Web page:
Endorsements from Unitarians
Since 1975 I have been a member of the First UU Society of San Francisco, with whose support I became a Credentialed Religious Educator, Master Level (now retired). I have been a member of the IARF since about 1988, when our congregation was tapped for volunteers to work at the IARF World Congress held on the Stanford campus. Having served as Treasurer on the IARF international council for the immediate past term, and currently serving as co-chair of the US Chapter, I feel deeply connected to the projects that our modest organization is able to support. Among them, the IEA may be the one I feel is most directly contributing to peace, to a diminishing of violence. When I think of world community, with peace and justice, I think that supporting this project is just about the most direct way I live that principle.
As President of the International Association for Religious Freedom and as former Convenor of the General Assembly of Unitarians in the UK, I very much endorse the work of Interfaith Encounter Association. For me their work is entirely within the spirit of the 6th Principle of the UUA: The goal of world community with peace, liberty, and justice for all. The IARF and many Unitarian and Universalist communities throughout the world have supported this work over a number of years and, given the demonstrable success and growth that the IEA has shown, it seems to me to be essential that we encourage and publicise their work as a shining example of how to combat fundamentalism and bring peace in the Middle East closer to becoming a reality.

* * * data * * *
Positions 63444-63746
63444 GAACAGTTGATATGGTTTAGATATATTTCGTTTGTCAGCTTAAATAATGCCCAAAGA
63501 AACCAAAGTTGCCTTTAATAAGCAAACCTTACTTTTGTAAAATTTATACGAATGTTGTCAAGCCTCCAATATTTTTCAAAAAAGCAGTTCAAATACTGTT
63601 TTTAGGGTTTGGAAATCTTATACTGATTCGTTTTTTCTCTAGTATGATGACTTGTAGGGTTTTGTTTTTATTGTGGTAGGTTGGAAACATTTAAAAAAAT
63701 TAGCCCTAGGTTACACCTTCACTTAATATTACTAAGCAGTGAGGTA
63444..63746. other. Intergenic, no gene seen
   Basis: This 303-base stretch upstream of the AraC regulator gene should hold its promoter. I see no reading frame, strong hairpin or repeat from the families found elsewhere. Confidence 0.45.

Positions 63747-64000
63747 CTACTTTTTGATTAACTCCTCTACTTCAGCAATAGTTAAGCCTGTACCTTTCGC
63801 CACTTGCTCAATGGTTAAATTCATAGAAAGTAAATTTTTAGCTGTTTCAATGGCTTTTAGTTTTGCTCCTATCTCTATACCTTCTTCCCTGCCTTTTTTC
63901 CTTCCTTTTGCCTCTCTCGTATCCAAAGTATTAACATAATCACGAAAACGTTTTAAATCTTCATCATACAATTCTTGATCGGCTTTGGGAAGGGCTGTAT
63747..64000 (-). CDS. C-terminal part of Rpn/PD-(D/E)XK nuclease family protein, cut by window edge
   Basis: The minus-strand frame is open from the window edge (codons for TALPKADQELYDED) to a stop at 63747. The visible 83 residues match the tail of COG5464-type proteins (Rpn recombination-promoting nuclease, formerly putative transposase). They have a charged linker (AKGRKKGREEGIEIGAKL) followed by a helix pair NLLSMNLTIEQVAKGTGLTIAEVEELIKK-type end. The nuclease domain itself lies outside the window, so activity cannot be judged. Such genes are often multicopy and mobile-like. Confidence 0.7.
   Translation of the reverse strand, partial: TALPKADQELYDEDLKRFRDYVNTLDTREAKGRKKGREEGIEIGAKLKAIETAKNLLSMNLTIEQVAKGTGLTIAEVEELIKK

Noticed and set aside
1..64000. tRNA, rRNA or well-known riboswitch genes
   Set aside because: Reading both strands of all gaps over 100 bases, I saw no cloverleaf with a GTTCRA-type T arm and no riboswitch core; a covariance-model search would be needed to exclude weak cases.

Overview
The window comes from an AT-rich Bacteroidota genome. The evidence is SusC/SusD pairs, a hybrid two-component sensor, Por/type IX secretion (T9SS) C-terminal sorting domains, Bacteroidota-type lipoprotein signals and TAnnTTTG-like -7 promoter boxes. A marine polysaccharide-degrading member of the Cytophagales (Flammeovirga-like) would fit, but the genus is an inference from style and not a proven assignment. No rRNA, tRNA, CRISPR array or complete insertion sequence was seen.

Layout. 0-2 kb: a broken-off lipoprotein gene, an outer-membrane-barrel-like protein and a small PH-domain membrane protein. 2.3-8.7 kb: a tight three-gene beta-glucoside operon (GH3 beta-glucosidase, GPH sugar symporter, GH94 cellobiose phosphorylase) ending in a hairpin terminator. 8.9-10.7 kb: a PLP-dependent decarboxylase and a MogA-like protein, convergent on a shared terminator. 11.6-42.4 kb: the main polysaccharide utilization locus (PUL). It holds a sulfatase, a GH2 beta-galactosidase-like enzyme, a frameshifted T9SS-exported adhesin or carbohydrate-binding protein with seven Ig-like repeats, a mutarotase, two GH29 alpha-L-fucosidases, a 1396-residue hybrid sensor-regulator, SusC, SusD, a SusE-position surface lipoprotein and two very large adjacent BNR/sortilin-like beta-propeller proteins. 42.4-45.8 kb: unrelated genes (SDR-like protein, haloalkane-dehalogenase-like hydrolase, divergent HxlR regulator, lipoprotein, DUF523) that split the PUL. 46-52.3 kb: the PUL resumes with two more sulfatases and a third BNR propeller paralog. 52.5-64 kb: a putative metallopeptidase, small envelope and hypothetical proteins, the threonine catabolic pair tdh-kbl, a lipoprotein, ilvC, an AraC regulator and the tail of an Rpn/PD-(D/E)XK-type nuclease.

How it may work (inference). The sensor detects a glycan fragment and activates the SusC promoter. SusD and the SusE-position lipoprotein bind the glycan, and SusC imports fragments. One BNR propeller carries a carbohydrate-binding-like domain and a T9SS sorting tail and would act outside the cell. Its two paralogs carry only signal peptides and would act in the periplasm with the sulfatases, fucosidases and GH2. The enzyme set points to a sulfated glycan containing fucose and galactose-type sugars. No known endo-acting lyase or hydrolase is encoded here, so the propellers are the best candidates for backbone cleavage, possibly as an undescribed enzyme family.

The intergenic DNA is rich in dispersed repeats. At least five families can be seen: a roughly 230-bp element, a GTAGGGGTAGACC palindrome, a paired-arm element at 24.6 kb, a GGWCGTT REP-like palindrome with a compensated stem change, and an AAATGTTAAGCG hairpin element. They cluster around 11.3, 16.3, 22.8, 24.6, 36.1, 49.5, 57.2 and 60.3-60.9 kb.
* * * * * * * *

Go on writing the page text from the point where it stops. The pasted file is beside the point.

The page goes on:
Rev. Dr. Richard Boeke
I add my name to those w ho support the petition to “Faithify” for support of Interfaith Encounters Association.
The IARF has given birth to both the Partner Church Council and the ICUU. To my mind it still deserves the support of UUs and other Faith Communities. If Faithify takes up the cause, I will contribute to support IARF Colleagues leading the Interfaith Encounters Association. Unitarians of Horsham gave £1,000 after Dr. Yehuda Stolov spoke at our Sussex Church. Shalom, Salaam Alaykum
What your donation can do
30$ – covers printing and communications costs for one encounter session.
60$ – buys food for one encounter session.
100$ – enables a Palestinian youth to come to Israel for an encounter session.
250$ – allows us to retain trained coordinators of one encounter session.
500$ – covers all the costs for one Palestinian and Israeli Encounter.
1,500$ – pays for one retreat.
5,000$ – can sustain one ongoing dialogue group for one year.
12/25/2018I do admire your work and look forward to walking with you on the Road to 2020 2030 2050 and beyond!$10.00